LETTER TO THE EDITOR: One more salute for Col. Mize


Very few people know who Col. Ola Mize is and that is so sad since he remains Alabama's most highly decorated soldier and one of America's, having earned the Medal of Honor and a truckload of other medals.  

A portrait of Col. Mize hangs in the lobby of the VA Hospital in Birmingham.

Ola Mize was born to sharecroppers in Guntersville, my hometown, in 1931. He dropped out of school to work in support of his family. Ola lost an eye in an accident as a young boy and was underweight. Yet, his ambition was to join the Army.  

After several rejections, he conned the examining doctor by masking his blind eye and sneaked into the Army anyway. He volunteered for combat in Korea and ended up in heavy fighting as a sergeant.  

In May of 1953, his unit was overrun by hordes of thousands of Chinese. With all the officers killed, Mize took command, storming into enemy lines and ended up personally killing 65 enemy soldier's that night. Despite having several serious wounds, Mize walked away and was sent home where President Eisenhower awarded him the Medal of Honor and he was commissioned to the rank of colonel.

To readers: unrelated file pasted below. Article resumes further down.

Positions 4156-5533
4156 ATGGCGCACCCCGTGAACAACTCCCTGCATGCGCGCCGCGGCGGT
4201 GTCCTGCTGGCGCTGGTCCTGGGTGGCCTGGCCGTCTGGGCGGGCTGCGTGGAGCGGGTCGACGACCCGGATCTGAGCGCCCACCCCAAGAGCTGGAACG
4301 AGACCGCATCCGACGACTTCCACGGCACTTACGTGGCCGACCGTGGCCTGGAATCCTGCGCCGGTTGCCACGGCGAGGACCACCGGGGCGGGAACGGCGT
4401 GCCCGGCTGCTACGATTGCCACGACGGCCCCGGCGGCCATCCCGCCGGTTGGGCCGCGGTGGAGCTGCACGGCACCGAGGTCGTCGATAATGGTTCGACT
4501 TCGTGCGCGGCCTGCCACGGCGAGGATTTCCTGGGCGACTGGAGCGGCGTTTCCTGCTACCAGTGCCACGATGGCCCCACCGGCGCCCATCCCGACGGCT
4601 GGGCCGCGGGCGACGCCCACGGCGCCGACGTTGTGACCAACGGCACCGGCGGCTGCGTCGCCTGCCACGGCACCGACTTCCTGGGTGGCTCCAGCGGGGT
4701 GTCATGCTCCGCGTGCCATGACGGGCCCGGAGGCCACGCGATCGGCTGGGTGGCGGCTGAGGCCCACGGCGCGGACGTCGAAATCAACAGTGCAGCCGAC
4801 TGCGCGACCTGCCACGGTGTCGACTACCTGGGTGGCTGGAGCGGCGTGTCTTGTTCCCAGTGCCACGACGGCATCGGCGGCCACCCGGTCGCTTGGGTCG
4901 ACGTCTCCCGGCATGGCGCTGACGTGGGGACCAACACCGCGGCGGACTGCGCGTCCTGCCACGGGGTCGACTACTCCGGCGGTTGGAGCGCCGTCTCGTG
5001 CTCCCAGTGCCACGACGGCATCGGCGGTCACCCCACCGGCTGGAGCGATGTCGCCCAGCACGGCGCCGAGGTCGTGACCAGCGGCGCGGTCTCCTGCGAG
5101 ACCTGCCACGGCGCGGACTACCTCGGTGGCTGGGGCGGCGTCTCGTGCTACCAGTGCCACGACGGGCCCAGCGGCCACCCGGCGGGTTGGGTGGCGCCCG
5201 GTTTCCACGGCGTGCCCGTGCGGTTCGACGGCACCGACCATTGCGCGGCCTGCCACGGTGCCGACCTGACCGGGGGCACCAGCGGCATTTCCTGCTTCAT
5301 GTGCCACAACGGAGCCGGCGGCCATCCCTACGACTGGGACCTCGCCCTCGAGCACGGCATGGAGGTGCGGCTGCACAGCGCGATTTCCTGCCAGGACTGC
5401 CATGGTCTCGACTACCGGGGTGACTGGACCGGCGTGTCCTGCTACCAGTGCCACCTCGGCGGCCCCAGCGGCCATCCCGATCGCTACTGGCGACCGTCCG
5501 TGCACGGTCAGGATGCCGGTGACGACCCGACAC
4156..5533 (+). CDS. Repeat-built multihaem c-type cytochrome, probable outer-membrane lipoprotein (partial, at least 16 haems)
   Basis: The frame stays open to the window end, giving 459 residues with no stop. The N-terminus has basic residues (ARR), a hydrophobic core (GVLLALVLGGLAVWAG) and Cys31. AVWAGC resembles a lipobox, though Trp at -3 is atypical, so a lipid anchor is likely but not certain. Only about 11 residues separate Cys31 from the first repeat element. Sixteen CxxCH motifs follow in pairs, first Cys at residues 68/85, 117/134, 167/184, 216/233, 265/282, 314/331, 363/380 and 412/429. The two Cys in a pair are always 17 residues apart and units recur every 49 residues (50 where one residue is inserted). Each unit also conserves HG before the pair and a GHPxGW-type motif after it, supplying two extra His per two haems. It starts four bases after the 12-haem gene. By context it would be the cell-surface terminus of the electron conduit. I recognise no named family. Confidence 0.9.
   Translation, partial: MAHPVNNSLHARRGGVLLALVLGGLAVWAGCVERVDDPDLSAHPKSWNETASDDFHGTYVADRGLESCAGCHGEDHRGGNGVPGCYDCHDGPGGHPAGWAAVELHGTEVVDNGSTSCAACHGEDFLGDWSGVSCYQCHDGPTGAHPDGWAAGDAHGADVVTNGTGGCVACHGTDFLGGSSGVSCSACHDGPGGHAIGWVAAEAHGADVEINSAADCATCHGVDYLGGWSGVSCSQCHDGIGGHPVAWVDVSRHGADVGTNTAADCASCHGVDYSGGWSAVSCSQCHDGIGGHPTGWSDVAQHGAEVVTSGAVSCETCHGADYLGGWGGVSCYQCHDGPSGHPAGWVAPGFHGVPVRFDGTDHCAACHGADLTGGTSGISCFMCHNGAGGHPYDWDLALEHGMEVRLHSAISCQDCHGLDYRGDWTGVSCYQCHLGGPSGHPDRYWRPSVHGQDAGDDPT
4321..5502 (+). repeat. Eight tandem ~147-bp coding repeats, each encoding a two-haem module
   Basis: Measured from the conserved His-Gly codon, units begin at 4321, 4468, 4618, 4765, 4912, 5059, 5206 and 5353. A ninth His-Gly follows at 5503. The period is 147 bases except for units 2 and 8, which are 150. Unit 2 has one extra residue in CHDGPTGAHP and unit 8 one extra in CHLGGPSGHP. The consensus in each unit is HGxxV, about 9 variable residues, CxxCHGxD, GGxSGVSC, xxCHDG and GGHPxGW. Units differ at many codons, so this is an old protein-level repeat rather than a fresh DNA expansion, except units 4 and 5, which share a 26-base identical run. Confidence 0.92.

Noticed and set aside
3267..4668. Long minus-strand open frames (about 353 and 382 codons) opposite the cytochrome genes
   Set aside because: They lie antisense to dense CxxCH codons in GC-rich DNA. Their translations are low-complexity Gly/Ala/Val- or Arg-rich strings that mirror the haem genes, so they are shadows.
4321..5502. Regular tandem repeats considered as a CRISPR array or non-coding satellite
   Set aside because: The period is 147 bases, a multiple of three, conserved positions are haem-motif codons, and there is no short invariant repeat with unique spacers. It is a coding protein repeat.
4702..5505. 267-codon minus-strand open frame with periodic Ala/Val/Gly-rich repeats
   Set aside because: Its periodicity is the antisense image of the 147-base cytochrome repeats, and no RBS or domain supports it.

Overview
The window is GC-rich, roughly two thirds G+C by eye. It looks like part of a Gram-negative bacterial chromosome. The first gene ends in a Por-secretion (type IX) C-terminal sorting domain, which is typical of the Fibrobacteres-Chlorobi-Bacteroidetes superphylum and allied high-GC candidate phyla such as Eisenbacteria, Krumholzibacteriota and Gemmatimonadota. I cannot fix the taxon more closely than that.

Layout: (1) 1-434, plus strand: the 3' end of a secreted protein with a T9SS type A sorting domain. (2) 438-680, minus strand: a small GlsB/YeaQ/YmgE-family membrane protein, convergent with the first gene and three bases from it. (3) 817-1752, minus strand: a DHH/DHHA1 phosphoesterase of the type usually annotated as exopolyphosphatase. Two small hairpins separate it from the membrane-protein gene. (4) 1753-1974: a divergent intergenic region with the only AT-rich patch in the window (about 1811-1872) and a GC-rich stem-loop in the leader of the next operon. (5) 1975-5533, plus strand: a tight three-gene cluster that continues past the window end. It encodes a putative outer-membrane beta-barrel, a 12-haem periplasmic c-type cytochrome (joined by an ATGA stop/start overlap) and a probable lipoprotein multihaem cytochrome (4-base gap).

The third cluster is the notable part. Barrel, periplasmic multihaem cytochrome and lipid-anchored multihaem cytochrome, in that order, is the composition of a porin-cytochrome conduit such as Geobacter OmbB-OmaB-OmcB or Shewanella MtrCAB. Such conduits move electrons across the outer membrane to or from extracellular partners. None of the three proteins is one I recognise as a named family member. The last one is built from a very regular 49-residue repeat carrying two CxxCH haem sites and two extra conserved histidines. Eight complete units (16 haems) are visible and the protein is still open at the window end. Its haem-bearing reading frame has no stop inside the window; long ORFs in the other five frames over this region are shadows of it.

Mize went on to serve three tours in Vietnam as a senior Special Forces commander (Green Beret) earning yet another Silver Star for bravery under fire.

After retirement, he returned to Southside, Alabama, where I got to know him as a faithful member of the Riverview Baptist Church where my in-laws were members. 

Mize died in 2014 and was honored with a flyover of military aircraft and a tribute in the New York Times. His medals are on display in the Guntersville museum. 

James W. Anderson